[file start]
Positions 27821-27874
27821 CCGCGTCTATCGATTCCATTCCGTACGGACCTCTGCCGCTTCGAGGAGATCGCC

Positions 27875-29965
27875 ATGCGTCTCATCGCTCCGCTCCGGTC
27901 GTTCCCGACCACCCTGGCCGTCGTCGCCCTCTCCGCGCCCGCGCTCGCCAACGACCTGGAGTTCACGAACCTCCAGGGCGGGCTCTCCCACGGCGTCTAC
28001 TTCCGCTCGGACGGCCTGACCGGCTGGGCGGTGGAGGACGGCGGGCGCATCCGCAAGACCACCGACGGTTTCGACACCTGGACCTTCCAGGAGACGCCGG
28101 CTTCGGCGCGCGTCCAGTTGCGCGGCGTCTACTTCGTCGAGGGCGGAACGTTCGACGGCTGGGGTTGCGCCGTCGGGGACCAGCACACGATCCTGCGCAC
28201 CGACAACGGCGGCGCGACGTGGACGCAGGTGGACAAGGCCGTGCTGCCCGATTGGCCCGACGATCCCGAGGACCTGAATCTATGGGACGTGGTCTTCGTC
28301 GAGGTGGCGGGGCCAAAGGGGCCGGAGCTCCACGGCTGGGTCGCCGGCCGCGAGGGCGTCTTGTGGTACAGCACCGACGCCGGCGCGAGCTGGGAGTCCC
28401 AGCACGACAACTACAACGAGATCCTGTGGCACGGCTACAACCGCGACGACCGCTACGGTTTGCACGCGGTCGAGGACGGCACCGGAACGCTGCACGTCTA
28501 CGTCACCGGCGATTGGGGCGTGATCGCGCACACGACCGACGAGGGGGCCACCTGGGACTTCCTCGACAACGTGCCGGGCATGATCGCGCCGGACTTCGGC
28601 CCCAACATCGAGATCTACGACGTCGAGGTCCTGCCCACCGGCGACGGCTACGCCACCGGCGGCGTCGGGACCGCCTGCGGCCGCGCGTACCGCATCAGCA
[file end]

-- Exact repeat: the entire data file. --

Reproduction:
Positions 27821-27874
27821 CCGCGTCTATCGATTCCATTCCGTACGGACCTCTGCCGCTTCGAGGAGATCGCC

Positions 27875-29965
27875 ATGCGTCTCATCGCTCCGCTCCGGTC
27901 GTTCCCGACCACCCTGGCCGTCGTCGCCCTCTCCGCGCCCGCGCTCGCCAACGACCTGGAGTTCACGAACCTCCAGGGCGGGCTCTCCCACGGCGTCTAC
28001 TTCCGCTCGGACGGCCTGACCGGCTGGGCGGTGGAGGACGGCGGGCGCATCCGCAAGACCACCGACGGTTTCGACACCTGGACCTTCCAGGAGACGCCGG
28101 CTTCGGCGCGCGTCCAGTTGCGCGGCGTCTACTTCGTCGAGGGCGGAACGTTCGACGGCTGGGGTTGCGCCGTCGGGGACCAGCACACGATCCTGCGCAC
28201 CGACAACGGCGGCGCGACGTGGACGCAGGTGGACAAGGCCGTGCTGCCCGATTGGCCCGACGATCCCGAGGACCTGAATCTATGGGACGTGGTCTTCGTC
28301 GAGGTGGCGGGGCCAAAGGGGCCGGAGCTCCACGGCTGGGTCGCCGGCCGCGAGGGCGTCTTGTGGTACAGCACCGACGCCGGCGCGAGCTGGGAGTCCC
28401 AGCACGACAACTACAACGAGATCCTGTGGCACGGCTACAACCGCGACGACCGCTACGGTTTGCACGCGGTCGAGGACGGCACCGGAACGCTGCACGTCTA
28501 CGTCACCGGCGATTGGGGCGTGATCGCGCACACGACCGACGAGGGGGCCACCTGGGACTTCCTCGACAACGTGCCGGGCATGATCGCGCCGGACTTCGGC
28601 CCCAACATCGAGATCTACGACGTCGAGGTCCTGCCCACCGGCGACGGCTACGCCACCGGCGGCGTCGGGACCGCCTGCGGCCGCGCGTACCGCATCAGCA